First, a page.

The company [BA 70.98 0.87 (+1.24%) ] told employees about the changes on Wednesday, in a memo obtained by Reuters and confirmed by Boeing.
Boeing, the Pentagon’s second-largest supplier, said the changes were the latest step in an affordability drive that has already reduced the company’s costs by $2.2 billion since 2010, according to the memo.
The measures come as U.S. weapons makers are under pressure to cut costs and preserve profit margins amid dwindling defense spending in the U.S.
In a message to employees, Dennis Muilenburg, chief executive of Boeing Defense, Space & Security, said the company aimed to cut costs by an additional $1.6 billion from 2013 through 2015.
“We are raising the bar higher because our market challenges and opportunities require it, and our customers’ needs demand it,” Muilenburg said.
He said the total savings would reach $4 billion, making the company healthier and better able to deal with a tougher marketplace.
He said Boeing would cut the number of executive jobs an additional 10 percent by the end of 2012, bringing overall cuts in its executive team to 30 percent for the past two years, a move that would result in a 10 percent cut in management costs.
Boeing said the changes were not a response to the threat of additional, across-the-board U.S. budget cuts due to take effect on Jan. 2, or the outcome of U.S. elections, but represented another step in its continuing drive to “be more competitive while investing in technologies and people.”
Boeing said it could not project exactly how workers would lose their jobs because it would try to place people in its growing commercial business.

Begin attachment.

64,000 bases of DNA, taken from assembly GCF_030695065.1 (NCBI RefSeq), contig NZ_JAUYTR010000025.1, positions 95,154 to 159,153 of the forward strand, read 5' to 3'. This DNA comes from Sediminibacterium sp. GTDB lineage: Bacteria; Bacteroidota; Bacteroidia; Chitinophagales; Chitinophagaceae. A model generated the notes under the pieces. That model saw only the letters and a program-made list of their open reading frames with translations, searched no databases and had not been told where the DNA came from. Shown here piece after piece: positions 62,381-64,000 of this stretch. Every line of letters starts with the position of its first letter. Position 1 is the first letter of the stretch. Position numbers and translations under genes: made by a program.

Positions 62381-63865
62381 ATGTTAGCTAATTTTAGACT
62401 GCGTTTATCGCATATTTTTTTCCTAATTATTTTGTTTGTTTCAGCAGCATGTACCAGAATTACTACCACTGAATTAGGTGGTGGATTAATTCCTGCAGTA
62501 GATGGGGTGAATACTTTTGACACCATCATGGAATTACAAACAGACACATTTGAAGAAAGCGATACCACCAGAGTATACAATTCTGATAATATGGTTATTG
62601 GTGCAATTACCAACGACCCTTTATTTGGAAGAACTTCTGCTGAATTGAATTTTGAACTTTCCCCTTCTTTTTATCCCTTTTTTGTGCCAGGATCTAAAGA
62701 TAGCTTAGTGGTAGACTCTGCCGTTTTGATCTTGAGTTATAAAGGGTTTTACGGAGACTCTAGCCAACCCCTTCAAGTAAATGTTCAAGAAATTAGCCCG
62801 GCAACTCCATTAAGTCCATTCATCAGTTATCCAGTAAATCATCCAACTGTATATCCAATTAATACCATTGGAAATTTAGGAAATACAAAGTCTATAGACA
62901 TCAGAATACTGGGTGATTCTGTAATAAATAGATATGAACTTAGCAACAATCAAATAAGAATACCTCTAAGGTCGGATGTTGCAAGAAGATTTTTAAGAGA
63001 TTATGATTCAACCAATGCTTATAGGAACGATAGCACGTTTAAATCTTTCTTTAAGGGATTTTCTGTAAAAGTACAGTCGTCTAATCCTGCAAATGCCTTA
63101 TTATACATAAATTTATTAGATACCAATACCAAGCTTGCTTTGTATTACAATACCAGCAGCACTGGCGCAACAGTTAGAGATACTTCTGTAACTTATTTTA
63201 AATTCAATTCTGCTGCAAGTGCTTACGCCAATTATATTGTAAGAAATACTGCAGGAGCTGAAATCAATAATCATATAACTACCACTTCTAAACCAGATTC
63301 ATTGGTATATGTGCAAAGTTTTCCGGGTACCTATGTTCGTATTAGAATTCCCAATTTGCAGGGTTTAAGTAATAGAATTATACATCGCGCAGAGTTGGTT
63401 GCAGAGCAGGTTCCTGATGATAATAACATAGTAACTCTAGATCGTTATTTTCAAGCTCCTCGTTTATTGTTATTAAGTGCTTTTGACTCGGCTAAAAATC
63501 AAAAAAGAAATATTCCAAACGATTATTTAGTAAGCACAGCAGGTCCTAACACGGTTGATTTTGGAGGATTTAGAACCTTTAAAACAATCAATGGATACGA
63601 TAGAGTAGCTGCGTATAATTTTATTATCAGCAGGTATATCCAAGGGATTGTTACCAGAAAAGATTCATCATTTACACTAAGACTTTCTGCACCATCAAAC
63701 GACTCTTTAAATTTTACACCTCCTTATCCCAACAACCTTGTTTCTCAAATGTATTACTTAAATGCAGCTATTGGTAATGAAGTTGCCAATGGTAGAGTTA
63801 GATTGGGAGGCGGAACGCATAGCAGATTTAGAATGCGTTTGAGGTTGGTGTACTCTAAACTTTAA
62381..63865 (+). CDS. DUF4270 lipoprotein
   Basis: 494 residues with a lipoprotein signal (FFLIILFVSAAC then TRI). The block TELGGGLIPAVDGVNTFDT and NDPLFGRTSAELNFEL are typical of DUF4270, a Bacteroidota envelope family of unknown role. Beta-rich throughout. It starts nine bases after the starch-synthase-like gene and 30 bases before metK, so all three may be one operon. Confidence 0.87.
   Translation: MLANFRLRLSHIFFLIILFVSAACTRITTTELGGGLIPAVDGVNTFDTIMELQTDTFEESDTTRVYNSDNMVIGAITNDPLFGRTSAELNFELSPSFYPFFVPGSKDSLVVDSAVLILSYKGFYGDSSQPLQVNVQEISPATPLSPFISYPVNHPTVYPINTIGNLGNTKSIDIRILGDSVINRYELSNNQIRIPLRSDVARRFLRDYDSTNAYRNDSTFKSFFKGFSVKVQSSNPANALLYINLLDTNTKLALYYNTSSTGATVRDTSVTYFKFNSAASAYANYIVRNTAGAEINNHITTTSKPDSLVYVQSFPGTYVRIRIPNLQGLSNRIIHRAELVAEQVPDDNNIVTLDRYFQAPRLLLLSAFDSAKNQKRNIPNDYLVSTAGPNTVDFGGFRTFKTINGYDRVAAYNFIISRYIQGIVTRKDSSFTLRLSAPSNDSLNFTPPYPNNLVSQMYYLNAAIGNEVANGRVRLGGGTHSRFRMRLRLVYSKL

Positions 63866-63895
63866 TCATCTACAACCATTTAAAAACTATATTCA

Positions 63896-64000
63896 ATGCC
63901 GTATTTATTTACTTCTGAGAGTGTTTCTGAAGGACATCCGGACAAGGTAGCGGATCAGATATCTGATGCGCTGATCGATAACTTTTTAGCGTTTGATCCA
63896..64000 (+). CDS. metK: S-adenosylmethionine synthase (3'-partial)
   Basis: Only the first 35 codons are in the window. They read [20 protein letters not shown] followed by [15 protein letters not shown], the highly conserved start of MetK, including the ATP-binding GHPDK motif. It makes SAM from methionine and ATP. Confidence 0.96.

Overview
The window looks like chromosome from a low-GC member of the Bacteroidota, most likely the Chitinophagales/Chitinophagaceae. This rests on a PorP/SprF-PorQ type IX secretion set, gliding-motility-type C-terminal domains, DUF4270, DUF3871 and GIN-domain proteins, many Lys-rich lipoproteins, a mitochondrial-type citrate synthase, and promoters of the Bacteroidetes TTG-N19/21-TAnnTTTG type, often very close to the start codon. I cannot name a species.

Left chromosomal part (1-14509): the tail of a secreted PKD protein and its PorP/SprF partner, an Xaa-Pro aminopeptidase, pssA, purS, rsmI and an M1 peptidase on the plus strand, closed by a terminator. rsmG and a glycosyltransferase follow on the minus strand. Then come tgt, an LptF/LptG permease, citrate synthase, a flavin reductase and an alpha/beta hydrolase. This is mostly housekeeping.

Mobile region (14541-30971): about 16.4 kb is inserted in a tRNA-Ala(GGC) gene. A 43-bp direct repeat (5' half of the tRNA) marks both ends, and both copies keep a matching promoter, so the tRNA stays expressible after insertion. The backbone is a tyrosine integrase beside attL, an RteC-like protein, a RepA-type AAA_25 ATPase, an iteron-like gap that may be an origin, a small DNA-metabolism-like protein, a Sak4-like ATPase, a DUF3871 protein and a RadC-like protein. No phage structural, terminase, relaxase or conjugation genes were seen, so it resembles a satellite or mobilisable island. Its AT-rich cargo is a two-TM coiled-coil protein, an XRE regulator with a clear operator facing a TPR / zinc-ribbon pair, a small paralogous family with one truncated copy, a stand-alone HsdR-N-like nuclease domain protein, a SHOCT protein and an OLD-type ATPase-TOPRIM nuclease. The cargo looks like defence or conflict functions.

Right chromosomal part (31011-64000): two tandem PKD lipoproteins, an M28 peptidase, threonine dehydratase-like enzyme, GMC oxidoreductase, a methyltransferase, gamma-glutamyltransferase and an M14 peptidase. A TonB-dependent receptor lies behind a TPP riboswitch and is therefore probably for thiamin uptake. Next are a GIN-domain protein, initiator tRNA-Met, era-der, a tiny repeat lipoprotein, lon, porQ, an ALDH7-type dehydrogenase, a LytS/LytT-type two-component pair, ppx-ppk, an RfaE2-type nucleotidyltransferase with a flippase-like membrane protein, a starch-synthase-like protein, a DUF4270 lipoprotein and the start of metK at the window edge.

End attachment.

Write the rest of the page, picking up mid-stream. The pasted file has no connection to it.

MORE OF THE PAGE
A company spokesman declined to say how many jobs had already been cut from the 2010 level.
Rival Lockheed Martin has reduced its management ranks by about 25 percent in recent years after announcing a voluntary buyout.
Boeing said it would also expand its efforts to cut supply-chain costs by working closely with its suppliers, but did not provide details.
Defense consultant Loren Thompson said the changes were needed to ensure Boeing’s continued profitability.
“Many investors focus on Boeing’s commercial operations,” Thompson said, referring to the jet-making business.
“But defense provides 40 percent of the company’s revenues and returns, so controlling costs there is crucial to maintaining the company’s overall profitability.”
Boeing and other top weapons makers like Lockheed Martin [LMT 89.92 -1.23 (-1.35%) ], Northrop Grumman [NOC 65.42 -1.28 (-1.92%) ] and Raytheon [RTN 55.12 -0.35 (-0.63%) ] have focused heavily on cutting costs and drumming up foreign sales to maintain profits as they prepare for a sustained period of weaker defense budgets. Story Continued: